On a July afternoon in 2020, Minneapolis police officer Tyler Klund and his partner raced into a North Side chicken shack with guns drawn, on the trail of a shooting suspect. “Put your hands up!” they shouted.
When more police arrived seconds later, Klund was stomping Damarlo West on the floor of JJ Chicken and Fish, according to video captured on one of the officer’s body-worn cameras.
The officers say West ignored their commands and reached for a gun tucked into his waistband, and they were trying to disarm him before he started shooting.
In a lawsuit filed in Minnesota U.S. District Court, West alleges he tried to comply and the officers beat him anyway. According to the suit, Tyler Klund’s father, Sgt. Darcy Klund, cleared the officers of wrongdoing by conducting a supervisor use-of-force review on his own son.
City Attorney Jim Rowader denied the claims of brutality and conspiracy, saying the lawsuit exaggerates Darcy Klund’s role in the force review after the arrest. Rowader said body cameras captured the incident, and the footage will show the officers used appropriate force to disarm a dangerous suspect.
Late last month, U.S. District Judge David Doty rejected the city of Minneapolis’s request to dismiss the lawsuit. The facts must still be proven in court, wrote Doty, but “West has alleged enough to meet his burden at this early stage.”
In their reports, the officers say they had good reason to treat West as armed and dangerous. Five days earlier, he’d stolen a car at gunpoint, firing several rounds in the process. That morning, he allegedly shot at a person after an altercation at a crosswalk. A tip led them to West Broadway Avenue, where they watched him enter the restaurant, according to a police affidavit.
In a report, Mosey said West “first put his hands in the air, but then he reached down with his right hand and grabbed the … gun that was in his waistband.” Mosey reported West still grabbing for the gun as Tyler Klund dropped him, then seeing his partner “stepping on [West’s] shoulder and arm area in what I believe was an attempt to disarm” him.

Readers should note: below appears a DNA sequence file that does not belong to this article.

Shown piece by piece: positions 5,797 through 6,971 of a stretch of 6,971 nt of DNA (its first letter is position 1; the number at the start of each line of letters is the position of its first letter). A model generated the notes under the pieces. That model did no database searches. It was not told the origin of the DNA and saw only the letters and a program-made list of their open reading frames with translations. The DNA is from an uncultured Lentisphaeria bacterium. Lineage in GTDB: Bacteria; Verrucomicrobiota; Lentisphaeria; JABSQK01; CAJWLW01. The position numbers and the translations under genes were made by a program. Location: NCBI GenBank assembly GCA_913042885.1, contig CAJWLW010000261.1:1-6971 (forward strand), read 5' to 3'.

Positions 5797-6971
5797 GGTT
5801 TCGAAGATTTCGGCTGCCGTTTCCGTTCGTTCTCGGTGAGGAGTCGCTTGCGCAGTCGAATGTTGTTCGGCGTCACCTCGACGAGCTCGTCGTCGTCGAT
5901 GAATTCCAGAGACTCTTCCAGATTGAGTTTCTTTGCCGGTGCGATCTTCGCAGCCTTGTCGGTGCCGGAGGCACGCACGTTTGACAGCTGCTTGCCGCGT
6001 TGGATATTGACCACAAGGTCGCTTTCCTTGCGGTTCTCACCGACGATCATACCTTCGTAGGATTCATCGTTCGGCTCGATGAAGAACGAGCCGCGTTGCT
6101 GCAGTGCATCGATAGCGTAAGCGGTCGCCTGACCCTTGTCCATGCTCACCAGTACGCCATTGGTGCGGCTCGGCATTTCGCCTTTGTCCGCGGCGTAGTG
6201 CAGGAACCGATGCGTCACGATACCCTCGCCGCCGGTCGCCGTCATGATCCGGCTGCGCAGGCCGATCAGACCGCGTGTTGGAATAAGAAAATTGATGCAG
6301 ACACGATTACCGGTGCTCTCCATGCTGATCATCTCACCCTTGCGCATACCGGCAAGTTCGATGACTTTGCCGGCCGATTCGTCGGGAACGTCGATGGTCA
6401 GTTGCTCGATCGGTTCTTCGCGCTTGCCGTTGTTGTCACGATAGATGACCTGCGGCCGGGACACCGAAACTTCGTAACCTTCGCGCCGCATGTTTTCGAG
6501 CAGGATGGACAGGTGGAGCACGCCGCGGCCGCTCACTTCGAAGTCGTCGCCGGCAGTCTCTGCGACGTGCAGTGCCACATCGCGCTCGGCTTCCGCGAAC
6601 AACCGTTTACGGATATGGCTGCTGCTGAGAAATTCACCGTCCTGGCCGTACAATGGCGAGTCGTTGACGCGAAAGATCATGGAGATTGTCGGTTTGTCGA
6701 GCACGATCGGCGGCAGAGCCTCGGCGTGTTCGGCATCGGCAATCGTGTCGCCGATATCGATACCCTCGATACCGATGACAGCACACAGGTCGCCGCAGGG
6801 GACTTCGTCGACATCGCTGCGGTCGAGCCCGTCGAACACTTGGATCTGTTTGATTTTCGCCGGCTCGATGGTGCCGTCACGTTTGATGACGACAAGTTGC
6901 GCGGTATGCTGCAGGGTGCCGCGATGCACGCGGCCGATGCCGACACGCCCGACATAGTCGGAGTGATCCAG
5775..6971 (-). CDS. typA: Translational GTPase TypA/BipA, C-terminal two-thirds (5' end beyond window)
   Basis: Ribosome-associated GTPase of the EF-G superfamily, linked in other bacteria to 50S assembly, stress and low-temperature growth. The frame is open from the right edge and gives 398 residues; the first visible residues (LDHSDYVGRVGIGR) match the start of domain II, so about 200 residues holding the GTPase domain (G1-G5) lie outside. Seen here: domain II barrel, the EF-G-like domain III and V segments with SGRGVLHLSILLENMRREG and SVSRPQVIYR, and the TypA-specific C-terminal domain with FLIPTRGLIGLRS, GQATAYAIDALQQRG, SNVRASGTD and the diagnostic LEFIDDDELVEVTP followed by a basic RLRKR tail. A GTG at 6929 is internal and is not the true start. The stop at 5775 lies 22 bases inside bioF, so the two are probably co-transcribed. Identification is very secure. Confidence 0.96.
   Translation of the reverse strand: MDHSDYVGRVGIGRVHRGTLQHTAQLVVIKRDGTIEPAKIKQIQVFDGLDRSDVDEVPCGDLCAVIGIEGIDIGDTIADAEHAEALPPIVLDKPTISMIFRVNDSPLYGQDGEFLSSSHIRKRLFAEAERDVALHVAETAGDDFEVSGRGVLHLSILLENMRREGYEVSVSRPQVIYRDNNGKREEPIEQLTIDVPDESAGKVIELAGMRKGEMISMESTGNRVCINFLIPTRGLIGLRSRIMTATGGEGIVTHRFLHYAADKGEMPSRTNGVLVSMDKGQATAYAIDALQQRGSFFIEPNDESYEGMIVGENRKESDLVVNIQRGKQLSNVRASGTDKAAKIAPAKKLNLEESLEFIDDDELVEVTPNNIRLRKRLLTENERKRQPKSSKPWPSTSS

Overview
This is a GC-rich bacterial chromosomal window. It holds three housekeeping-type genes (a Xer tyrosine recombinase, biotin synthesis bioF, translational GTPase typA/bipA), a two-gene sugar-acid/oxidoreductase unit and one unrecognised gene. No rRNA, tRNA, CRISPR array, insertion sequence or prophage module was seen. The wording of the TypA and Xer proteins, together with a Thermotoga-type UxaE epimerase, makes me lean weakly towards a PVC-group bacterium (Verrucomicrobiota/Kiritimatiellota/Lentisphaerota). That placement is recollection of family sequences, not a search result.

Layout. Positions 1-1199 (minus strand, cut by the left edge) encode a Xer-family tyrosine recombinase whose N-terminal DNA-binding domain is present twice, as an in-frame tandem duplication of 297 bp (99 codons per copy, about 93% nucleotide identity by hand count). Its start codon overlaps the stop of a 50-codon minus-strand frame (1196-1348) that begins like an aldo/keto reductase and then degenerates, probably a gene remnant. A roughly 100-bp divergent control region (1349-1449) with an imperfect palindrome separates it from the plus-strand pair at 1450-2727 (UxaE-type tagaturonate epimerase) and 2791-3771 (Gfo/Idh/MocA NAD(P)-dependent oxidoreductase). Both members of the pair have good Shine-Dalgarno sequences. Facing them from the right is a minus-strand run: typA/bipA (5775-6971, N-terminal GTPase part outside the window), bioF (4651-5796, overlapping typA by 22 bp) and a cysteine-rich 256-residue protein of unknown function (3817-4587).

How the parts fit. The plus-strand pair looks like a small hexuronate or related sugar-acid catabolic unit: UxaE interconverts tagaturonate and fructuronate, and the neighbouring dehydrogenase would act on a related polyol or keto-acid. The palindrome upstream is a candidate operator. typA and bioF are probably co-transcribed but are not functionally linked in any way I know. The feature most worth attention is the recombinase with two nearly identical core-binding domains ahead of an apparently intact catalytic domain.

The officers found a gun tucked into his waistband, and West was later convicted on federal charges of being a felon in illegal possession of a firearm.
“This could have been a deadly force incident,” wrote Mosey. “Officer [Tyler Klund’s] action stopped [West] from pulling the gun out of his pants.”
In the lawsuit, West said the officers threw him down as soon as he put up his hands. “While he was on the ground, Defendant Tyler Klund stomped hard on Plaintiff’s head, neck, back, and shoulders several times. It is believed and alleged that Defendant Klund was wearing steel-toed shoes/boots when this occurred.”
The kicks bounced his head off the restaurant floor, leaving him with two chipped teeth and a head injury, according to the lawsuit.
After the arrest, Mosey and Tyler Klund were diverted en route to the precinct to another call, so Mosey asked “Sgt. [Darcy] Klund” — who is Tyler Klund’s father — “to complete the use of force review including further physical examination and further questioning,” wrote Mosey in a report. “Sgt. Klund submitted a supplement documenting the force review” for the incident.
When West’s attorney asked for evidence in the case, the city failed to provide body camera footage from Tyler Klund’s or Mosey’s cameras to support their version of events, said Nico Ratkowski, the lawyer representing West’s civil suit.
“The body-camera footage is nowhere to be found,” said Ratkowski. “If it exists, why wasn’t it handed over?”
The lawsuit alleges the officers conspired to hide body camera evidence of an unlawful beating and intentionally chose not to collect surveillance footage from the restaurant. “After all, the footage would have demonstrated that [the officers] violated [West’s] constitutional and statutory rights at the time of [West’s] arrest,” the suit says.
Rowader said Darcy Klund interviewed West and checked him for injuries, but “this was the extent of Darcy Klund’s involvement in the force review,” said Rowader.
In court documents filed Oct. 5, city attorneys said allegations that the officers tampered with body camera are “not only implausible but are impossible,” because the footage is retained by a third-party system to which they would not be able to edit or delete.
The officers have no influence over how the city responded to West’s attorney’s data request, said Rowader. And Rowader says the employees at JJ Chicken and Fish told them there was no surveillance video of the arrest.
Rowader said the body-camera footage from the officers was not turned over to West’s attorney in the data request because it’s considered private information, due to ongoing criminal prosecution of West. “Now that West has sued in federal court, the videos can be produced during the normal course of the federal litigation,” said Rowader.
Doty denied the request to dismiss on Nov. 30. A hearing in the case is scheduled for early January. In the meantime, West is in prison on the illegal gun charge, and he’s facing state charges for shooting at the pedestrian.